Witnessing the immolation of a group of Turkish women at the start of World War I, an unbearable event he could not prevent, Fredy Boettcher loses all sensation, becoming a ‘numb hulk’ who must remind himself to maintain the illusion of being able to feel.
The story follows Fredy, an ethnic German-Australian seaman, from the start of the First World War through to the close of the Second. The poem chronicles his shipboard jobs, his wild adventures, narrow escapes, and flights from police states. The 265 page narrative weaves its way among the classes most vulnerable to mass slaughter while presenting Fredy as a witness to a century desensitised to cruelty and suffering. With Fredy—and through him—we seek a way to feel anew and attempt a deeper understanding of world events that are unbearable to recall.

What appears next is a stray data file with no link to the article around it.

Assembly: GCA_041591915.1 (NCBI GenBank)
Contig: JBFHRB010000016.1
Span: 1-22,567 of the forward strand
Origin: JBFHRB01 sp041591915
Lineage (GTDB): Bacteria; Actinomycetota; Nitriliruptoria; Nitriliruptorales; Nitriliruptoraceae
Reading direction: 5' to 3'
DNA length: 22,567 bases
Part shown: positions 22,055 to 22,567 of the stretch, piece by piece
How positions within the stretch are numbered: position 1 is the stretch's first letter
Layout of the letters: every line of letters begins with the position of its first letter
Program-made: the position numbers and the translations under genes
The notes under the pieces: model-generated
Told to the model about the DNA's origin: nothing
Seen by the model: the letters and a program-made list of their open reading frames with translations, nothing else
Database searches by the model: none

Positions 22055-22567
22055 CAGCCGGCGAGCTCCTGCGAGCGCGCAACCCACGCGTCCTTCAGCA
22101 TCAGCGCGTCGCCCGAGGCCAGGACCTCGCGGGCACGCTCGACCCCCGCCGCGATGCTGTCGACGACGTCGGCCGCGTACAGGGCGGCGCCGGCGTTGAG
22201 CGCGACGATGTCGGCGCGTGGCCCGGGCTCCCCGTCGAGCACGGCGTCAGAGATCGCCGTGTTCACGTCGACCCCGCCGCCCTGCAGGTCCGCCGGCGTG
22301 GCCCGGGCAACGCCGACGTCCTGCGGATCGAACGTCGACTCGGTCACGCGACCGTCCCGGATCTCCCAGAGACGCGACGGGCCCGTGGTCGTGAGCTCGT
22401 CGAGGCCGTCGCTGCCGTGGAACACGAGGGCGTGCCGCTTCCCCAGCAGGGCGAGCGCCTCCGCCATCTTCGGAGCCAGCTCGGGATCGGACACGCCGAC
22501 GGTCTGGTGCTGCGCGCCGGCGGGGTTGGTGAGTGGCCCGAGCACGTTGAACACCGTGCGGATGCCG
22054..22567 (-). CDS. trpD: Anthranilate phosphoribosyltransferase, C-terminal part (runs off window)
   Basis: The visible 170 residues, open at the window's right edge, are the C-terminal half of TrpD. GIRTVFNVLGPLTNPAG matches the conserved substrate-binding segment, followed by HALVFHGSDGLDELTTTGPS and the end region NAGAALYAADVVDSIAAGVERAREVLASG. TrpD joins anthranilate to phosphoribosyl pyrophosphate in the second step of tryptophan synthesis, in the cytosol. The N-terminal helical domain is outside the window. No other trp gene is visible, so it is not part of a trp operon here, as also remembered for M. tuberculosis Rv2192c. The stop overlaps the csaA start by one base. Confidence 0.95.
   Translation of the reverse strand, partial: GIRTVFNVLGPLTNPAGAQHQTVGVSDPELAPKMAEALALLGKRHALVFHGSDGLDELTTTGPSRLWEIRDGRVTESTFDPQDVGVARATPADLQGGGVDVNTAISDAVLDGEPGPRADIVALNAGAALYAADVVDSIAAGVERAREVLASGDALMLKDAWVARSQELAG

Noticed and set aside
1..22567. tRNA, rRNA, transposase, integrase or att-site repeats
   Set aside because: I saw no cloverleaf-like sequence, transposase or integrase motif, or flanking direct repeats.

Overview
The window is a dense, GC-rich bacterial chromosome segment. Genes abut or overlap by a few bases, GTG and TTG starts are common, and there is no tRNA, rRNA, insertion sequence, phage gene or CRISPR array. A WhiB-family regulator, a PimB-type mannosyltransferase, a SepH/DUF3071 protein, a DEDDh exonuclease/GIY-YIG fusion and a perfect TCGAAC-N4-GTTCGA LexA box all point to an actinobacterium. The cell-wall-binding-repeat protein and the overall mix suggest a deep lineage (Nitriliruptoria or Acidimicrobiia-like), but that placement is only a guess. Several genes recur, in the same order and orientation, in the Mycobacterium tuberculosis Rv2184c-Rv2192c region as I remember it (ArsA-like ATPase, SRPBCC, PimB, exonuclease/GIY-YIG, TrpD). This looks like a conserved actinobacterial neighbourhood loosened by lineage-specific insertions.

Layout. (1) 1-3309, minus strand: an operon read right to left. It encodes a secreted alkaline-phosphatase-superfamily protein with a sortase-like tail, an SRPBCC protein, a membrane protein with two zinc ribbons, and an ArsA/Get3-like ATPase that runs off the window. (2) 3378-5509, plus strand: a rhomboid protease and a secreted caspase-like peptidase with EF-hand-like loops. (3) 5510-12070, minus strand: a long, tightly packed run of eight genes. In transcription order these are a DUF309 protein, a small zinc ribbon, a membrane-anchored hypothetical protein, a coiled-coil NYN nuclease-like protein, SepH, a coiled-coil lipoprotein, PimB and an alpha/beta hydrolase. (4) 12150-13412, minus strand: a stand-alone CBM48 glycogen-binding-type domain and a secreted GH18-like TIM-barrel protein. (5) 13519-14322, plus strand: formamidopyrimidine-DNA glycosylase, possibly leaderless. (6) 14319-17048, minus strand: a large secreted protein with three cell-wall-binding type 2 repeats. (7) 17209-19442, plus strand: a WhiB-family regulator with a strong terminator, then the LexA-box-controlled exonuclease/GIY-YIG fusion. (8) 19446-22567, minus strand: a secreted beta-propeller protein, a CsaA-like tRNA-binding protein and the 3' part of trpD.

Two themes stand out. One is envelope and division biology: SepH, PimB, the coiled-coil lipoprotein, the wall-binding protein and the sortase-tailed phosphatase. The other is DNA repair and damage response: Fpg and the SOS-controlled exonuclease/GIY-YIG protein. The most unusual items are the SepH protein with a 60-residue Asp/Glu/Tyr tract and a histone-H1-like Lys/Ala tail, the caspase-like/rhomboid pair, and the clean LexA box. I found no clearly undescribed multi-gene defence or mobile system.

Writing a novel in verse allows for greater freedom than is available in either genre on its own. The result is, quite simply, a haunting, beautiful work. There are mythological resonances, echoes of the great epics of the past. However, Murray resists “transposing an existing myth into modern dress” and pooh-poohs the rush of critics eager to ‘hogtie’ Fredy to the Ancient Mariner and Odysseus simply because the main character is a sailor.
While such a long narrative poem is daunting to many readers, Fredy Neptune is really a fast-paced adventure story of the best sort—thrilling and meaningful at once. Deliberately cast in non-literary language, this is, nonetheless, a literary masterpiece from one of Australia’s greatest living poets. First published in 1998, it has now been re-released—and I hope this time to as much acclaim in Australian literary circles as it has received abroad.
Fredy Neptune, Les Murray, Black Inc.
Review first published in The Courier-Mail in 2007.